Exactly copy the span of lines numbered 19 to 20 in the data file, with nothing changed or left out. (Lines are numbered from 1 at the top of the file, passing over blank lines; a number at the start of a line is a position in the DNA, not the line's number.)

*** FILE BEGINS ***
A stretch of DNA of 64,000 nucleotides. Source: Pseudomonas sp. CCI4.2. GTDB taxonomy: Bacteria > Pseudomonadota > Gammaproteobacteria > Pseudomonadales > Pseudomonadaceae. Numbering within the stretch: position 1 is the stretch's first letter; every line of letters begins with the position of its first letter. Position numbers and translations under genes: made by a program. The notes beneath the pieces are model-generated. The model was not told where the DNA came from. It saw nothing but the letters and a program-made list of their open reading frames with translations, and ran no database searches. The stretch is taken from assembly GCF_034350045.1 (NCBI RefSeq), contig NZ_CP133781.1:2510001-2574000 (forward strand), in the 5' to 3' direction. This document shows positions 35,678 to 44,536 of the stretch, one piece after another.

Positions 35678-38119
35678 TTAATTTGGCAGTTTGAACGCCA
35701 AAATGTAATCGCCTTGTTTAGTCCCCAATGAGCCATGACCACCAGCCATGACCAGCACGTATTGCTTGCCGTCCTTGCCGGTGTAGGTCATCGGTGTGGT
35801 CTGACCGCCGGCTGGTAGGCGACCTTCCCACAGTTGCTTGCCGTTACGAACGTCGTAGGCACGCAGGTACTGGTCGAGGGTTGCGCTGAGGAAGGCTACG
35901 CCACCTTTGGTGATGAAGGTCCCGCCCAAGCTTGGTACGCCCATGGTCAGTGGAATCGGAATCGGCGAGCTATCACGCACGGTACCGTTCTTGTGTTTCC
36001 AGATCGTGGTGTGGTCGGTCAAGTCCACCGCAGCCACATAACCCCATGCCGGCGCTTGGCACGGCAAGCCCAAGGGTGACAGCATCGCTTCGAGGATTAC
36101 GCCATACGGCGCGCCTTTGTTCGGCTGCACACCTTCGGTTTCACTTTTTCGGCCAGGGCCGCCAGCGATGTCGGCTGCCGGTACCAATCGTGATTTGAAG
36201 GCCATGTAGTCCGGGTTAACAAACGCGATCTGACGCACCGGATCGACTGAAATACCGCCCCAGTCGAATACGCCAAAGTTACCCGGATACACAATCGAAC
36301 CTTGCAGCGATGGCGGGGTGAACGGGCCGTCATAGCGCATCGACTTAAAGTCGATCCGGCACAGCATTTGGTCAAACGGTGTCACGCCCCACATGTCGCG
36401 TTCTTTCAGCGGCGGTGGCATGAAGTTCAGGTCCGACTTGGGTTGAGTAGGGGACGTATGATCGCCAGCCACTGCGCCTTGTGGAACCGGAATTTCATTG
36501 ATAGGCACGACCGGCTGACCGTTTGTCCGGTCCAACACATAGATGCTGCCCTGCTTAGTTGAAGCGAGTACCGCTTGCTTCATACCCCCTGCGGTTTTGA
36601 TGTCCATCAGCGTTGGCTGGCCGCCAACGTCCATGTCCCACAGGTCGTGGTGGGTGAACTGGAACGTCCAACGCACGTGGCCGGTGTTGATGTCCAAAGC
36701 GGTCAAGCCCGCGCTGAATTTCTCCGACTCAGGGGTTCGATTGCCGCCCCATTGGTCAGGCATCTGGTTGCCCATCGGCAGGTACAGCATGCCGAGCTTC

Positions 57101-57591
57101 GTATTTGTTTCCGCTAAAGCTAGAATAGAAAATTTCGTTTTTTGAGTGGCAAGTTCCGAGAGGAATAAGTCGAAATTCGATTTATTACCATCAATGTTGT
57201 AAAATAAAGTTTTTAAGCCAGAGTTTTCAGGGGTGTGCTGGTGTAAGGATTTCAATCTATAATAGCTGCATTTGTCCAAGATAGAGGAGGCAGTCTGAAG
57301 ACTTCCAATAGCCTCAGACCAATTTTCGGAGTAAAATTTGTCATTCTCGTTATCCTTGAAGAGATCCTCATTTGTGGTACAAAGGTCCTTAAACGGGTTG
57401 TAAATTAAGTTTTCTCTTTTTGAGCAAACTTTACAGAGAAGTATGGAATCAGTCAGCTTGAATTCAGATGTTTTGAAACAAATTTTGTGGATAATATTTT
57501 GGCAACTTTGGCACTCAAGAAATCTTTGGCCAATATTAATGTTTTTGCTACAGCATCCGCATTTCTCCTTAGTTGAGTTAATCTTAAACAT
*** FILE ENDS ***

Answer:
57401 TAAATTAAGTTTTCTCTTTTTGAGCAAACTTTACAGAGAAGTATGGAATCAGTCAGCTTGAATTCAGATGTTTTGAAACAAATTTTGTGGATAATATTTT
57501 GGCAACTTTGGCACTCAAGAAATCTTTGGCCAATATTAATGTTTTTGCTACAGCATCCGCATTTCTCCTTAGTTGAGTTAATCTTAAACAT